The different standards that are applied across the various Premier Division clubs are a huge obstacle to a coherent path forward.
The FAI will say that debt levels across the league have decreased under their stewardship and that may be so, yet it's a hollow victory when clubs are cutting every corner possible in a manner which illustrates there will always be a ceiling to their ambition.
At the upper end of the table, managers have voiced their dissatisfaction at the ludicrous length of the winter shutdown given that a direct consequence is the fixture congestion caused by cramming a season into eight months.
This year, with the longer break, midweek rounds in April, May and August and inevitable postponements related to European games in July will prompt the usual frustrations; supporters will pick and choose games, rescheduled affairs will clash with TV attractions and the overall product suffers.
But, in this instance, the FAI are merely responding to what the majority of their members want.
The best solution from a football perspective would be a spaced-out schedule that allows breathing room for the protagonists, but it's a simple fact that a good number of chairmen and accountants feel they would be unable to afford the cost.
The stress of keeping a club in the league afloat makes it tough to condemn this line of thought, especially with the crazy spending of the mid 2000s fresh in the mind.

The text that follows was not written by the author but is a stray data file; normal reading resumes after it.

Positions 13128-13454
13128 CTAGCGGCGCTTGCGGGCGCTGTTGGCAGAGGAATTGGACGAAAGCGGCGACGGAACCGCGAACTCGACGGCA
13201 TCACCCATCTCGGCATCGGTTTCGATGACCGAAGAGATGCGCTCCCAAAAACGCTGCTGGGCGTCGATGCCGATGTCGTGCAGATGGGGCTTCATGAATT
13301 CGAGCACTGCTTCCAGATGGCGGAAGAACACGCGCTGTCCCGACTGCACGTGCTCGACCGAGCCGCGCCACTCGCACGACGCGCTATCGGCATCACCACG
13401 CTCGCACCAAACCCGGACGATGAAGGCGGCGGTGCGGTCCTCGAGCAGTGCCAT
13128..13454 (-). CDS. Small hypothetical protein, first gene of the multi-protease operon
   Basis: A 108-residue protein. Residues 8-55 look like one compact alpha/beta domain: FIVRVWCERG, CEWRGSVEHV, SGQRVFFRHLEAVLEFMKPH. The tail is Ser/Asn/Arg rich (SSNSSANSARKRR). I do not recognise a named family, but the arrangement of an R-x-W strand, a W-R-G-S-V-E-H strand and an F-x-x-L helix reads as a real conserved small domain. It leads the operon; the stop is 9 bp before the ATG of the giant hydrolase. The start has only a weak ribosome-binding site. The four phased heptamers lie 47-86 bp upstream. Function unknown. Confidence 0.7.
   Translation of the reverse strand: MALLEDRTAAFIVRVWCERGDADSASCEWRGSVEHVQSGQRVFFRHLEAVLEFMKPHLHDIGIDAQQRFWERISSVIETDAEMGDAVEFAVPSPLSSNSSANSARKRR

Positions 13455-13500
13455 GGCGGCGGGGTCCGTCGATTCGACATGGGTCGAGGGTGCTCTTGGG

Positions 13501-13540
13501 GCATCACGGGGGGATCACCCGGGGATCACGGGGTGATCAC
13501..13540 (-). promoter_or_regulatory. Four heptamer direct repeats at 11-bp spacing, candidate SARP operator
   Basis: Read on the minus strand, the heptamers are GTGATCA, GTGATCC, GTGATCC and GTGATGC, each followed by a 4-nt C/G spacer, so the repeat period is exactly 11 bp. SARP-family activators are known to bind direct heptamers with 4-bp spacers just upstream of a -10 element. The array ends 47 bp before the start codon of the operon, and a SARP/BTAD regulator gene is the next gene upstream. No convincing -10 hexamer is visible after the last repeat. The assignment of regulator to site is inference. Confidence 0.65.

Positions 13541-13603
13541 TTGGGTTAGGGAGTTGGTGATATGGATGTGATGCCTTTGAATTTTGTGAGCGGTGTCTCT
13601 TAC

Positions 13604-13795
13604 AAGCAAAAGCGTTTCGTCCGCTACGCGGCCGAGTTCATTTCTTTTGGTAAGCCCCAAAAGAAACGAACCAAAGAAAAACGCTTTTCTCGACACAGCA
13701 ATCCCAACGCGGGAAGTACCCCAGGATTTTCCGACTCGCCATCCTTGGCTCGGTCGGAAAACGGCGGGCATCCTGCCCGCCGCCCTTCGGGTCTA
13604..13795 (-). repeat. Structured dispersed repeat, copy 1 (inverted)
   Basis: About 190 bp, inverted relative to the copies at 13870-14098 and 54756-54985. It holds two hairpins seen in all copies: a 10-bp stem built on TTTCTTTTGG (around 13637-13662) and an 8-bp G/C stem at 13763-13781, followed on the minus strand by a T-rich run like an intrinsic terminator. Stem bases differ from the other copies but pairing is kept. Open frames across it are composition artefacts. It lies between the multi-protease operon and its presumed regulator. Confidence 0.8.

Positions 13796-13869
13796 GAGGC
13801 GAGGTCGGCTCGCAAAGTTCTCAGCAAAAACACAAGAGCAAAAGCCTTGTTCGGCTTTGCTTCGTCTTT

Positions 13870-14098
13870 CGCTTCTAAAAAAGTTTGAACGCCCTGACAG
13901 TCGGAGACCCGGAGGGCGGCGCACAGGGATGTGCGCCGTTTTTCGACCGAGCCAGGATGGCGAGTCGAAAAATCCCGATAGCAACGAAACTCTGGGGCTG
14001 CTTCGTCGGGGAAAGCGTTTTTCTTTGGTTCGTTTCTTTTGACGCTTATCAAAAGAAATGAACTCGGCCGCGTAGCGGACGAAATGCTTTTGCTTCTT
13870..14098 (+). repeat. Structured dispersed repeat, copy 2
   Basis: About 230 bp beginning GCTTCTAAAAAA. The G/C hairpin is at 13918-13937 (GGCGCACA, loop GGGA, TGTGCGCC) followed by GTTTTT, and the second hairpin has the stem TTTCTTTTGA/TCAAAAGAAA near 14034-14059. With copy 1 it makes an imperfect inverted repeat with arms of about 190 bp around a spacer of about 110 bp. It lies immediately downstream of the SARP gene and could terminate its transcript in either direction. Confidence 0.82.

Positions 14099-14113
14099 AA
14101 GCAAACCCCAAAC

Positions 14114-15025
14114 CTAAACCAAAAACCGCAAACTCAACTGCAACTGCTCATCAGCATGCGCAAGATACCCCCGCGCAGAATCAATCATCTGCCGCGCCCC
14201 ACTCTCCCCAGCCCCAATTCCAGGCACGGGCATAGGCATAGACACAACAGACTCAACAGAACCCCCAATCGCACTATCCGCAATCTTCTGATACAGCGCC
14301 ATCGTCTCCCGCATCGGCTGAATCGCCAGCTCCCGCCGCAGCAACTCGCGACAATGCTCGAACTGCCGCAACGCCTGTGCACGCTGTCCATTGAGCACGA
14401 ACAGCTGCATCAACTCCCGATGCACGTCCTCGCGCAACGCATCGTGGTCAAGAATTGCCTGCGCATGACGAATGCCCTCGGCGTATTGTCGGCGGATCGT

There's an obvious contradiction in chiding clubs for penny-pinching when they would be the subject of huge criticism if they lived beyond their means and reneged on payments. The reliance on gate revenue is a genuine reflection of their limited income streams. UEFA's decision to bump up the rewards for European qualification is giving the current leading lights a serious chance to extend their dominance over the pack.
This widening of the gap between top and bottom explains why some footballers are returning to work without pay, but it doesn't make it palatable.
It's an erratic situation which should fuel a broader debate about direction and the obstacles to collective development. For this problem, there is no easy New Year resolution.